AV: One of your early band names was Beside the Point. Meaning that the music was the point and a band name didn't really matter. Tell me about why music is/has been important to you over the course of your life. In other words what is the point of music to you?
BH: I suppose it has two main functions, if that is the right way of putting it. It is an outlet for the whole range of emotions, and is a vehicle for artistic expression.
AV: Your music has been described as a gumbo that pulls in bits and pieces from many different genres. Do you find it easier to write music when you have no boundaries in regards to what the final result will sound like?
BH: I'm sure I have a style or sound that I can be identified with, but I don't start writing with any particular preconception in mind. It's not a completely random process - obviously I have a starting point and a kind of loose structure when beginning a new track, but the music develops as it progresses, and this is helped by not ruling any style or influence in or out. I write music a bit like a collage. Therefore if certain sounds or styles work musically, or sound interesting, I don't see why they shouldn't be used together.
AV: Another question that goes along with the previous one is do you find it hard to market your music to listeners when it has so many influences that it becomes difficult to describe to someone interested in buying it? I know that musicians don't like to pigeonhole their music but sometimes it is helpful to be able to offer to someone a general idea of the music that they are buying.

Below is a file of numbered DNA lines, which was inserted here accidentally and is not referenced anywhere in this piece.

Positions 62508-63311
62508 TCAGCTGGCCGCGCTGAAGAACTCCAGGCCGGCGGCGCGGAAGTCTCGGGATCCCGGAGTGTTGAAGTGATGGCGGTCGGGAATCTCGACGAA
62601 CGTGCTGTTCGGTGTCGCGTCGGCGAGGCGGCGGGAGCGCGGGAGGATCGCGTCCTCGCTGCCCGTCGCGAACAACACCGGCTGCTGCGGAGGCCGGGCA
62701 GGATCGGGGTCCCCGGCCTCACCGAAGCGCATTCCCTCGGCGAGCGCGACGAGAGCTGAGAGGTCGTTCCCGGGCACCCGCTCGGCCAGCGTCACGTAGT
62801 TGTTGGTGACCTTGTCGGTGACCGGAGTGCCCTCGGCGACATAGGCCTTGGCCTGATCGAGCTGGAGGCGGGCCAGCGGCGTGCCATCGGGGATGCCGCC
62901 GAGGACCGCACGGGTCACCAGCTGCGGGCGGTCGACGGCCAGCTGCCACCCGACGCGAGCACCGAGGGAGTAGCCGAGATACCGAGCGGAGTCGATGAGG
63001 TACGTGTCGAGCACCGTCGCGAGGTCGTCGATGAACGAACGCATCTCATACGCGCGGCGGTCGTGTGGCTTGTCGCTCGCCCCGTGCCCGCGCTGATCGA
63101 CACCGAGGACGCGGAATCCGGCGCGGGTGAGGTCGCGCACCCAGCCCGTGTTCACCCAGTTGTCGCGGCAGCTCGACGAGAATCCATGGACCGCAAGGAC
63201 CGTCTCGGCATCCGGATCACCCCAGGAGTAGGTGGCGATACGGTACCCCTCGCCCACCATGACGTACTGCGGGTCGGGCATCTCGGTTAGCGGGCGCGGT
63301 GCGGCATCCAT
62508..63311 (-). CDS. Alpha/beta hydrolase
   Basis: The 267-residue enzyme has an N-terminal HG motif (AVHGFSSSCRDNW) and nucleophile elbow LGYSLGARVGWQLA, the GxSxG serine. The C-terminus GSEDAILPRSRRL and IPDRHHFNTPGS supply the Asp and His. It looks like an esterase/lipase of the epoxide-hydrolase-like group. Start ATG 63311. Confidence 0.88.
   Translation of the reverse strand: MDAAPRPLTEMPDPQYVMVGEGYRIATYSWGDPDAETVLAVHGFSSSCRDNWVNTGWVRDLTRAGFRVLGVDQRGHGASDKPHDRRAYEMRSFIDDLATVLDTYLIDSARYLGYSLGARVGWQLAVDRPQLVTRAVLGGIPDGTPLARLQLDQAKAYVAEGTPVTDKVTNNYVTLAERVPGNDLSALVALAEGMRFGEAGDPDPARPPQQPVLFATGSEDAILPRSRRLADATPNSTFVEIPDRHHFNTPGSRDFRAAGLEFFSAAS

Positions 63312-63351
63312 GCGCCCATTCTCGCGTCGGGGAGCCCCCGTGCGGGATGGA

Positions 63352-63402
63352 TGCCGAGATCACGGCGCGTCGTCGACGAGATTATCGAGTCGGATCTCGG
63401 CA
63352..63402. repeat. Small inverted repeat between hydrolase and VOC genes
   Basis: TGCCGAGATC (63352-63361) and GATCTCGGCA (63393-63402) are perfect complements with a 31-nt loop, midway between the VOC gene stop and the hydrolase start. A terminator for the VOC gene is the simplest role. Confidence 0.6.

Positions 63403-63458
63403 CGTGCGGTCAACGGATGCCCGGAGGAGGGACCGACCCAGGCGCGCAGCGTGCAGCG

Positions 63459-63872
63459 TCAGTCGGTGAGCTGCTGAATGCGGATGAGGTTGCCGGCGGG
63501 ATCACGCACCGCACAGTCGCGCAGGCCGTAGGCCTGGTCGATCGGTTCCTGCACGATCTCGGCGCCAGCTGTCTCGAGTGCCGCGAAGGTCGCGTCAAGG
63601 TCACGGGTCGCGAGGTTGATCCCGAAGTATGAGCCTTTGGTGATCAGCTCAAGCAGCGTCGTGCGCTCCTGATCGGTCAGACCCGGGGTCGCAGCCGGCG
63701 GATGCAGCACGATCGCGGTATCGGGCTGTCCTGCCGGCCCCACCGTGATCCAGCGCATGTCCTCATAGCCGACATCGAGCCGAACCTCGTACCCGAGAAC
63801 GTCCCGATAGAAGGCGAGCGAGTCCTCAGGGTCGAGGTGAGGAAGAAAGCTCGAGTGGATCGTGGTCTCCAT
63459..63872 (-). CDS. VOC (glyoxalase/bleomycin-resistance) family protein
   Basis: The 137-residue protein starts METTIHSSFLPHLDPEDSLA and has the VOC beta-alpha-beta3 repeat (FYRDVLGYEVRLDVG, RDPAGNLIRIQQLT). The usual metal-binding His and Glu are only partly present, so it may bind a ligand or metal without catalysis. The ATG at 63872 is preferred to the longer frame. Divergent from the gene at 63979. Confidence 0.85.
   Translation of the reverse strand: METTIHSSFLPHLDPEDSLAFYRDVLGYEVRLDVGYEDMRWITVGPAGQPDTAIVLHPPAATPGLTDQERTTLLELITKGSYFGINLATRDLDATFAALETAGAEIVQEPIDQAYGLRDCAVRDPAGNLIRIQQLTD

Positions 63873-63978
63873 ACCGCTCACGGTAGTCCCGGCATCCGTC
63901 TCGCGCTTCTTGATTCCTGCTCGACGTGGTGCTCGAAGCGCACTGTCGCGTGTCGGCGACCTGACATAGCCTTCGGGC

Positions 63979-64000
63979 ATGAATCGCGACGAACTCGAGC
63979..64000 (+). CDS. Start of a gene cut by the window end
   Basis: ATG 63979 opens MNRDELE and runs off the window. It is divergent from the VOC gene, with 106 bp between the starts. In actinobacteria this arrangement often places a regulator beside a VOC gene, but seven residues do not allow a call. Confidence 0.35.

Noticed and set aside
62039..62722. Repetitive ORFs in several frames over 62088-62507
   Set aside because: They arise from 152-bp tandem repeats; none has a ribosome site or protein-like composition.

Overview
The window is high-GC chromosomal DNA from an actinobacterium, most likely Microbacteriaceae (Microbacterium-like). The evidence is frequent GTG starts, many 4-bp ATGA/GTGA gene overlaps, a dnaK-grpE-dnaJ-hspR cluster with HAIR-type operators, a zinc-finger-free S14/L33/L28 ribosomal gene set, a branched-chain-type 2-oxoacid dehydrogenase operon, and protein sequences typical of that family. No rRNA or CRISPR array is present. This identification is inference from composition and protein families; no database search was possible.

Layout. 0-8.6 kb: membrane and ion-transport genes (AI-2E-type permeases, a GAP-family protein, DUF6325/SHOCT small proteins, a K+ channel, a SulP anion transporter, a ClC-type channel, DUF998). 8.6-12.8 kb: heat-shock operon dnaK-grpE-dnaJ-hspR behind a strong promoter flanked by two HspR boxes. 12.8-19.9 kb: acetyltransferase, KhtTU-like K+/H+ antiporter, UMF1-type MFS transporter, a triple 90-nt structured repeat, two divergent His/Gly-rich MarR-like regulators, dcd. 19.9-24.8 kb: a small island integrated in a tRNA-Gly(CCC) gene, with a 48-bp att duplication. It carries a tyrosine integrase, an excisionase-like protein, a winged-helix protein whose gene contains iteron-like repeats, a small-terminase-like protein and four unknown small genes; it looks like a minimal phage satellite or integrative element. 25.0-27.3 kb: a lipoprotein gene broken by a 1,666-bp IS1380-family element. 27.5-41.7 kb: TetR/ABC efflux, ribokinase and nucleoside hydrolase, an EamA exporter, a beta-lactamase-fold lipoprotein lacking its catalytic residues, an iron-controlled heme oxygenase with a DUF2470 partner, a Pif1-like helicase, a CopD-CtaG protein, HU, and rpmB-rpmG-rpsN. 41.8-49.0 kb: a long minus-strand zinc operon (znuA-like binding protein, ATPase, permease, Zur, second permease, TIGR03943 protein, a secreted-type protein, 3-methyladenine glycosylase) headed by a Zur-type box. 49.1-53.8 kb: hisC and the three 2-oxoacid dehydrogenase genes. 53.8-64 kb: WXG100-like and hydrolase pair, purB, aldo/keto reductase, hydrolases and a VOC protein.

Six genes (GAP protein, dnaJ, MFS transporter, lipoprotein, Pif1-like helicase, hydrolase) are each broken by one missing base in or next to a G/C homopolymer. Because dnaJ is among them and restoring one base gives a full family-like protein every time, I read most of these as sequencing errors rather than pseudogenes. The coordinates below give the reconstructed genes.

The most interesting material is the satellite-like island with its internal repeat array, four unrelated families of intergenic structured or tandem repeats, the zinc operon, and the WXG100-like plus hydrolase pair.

BH: Yes it can be a problem, and I agree that all music, especially if it is for sale, needs to have some point of reference. Sometimes the categories themselves don't seem to adequately reflect or describe what the music sounds like but it does help to have a starting point.
AV: I've known many ambient musicians whose work has been associated with art installations or other visual media. In your mind how is the visual art and the musical art associated and how does one enhance the other in these installations?
BH: Each one helps interpret the other. Without meaning to sound pretentious, music often is a 'sound picture' which if composed sympathetically can compliment the visual element enormously ( and vice versa ). Obviously it is an interpretation, and if a different piece of music is put to the same visual it can work just as well, but have quite a different effect emotionally.
AV: I think Fluidity and Structure was the first album that I heard from you via a song that appeared on a compilation from Windaham Hill featuring the song On the Forest Floor. Tell me about the making of Fluidity and Structure and how the songs related to the audio visual art installation in the Maltings Art Gallery. Are the songs written with the visual component in mind or are they matched up later?
BH: Fluidity and Structure has 12 music tracks that were mini soundtracks for 12 pictures. Each picture was lit individually when it's soundtrack played, and because the lights faded up and down slowly over the entire length of each track, the pictures looked different in the varying degrees of light. The music was written with the visuals in mind, but there was an element of matching up with the most appropriate track later on.
AV: When was it that you decided to start releasing your music on CD? Was there a label involved with that first album or did you self-release it and how difficult was it to take the album from concept to finished product ready to sell?